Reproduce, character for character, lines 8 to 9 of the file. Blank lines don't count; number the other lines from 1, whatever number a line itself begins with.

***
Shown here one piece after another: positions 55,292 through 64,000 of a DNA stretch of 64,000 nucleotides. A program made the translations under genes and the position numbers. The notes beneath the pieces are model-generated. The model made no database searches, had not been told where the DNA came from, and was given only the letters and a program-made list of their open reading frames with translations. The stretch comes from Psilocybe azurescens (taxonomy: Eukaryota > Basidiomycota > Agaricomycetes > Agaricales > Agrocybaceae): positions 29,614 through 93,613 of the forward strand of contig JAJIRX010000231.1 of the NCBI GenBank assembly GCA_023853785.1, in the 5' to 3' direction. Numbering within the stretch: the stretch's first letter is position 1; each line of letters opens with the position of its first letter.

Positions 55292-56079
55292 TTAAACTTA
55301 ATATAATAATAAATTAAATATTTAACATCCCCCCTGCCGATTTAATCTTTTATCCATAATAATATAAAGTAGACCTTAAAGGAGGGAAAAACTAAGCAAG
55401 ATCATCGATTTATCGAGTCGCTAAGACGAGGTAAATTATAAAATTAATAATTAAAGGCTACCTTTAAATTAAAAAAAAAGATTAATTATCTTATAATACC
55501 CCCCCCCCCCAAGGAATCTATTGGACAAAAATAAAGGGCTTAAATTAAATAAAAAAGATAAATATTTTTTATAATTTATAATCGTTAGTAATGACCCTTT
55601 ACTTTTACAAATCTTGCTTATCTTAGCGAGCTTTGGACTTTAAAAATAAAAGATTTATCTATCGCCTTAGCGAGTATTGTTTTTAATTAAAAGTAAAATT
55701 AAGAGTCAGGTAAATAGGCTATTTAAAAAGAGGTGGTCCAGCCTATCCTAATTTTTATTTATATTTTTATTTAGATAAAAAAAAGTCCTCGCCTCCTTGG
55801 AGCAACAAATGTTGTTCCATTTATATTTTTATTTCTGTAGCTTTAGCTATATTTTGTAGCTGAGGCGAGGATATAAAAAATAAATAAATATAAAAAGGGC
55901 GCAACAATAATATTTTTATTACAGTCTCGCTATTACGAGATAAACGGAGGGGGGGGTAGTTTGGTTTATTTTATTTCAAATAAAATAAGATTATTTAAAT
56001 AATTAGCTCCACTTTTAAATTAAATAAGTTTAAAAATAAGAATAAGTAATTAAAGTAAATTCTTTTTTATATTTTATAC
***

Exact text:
55701 AAGAGTCAGGTAAATAGGCTATTTAAAAAGAGGTGGTCCAGCCTATCCTAATTTTTATTTATATTTTTATTTAGATAAAAAAAAGTCCTCGCCTCCTTGG
55801 AGCAACAAATGTTGTTCCATTTATATTTTTATTTCTGTAGCTTTAGCTATATTTTGTAGCTGAGGCGAGGATATAAAAAATAAATAAATATAAAAAGGGC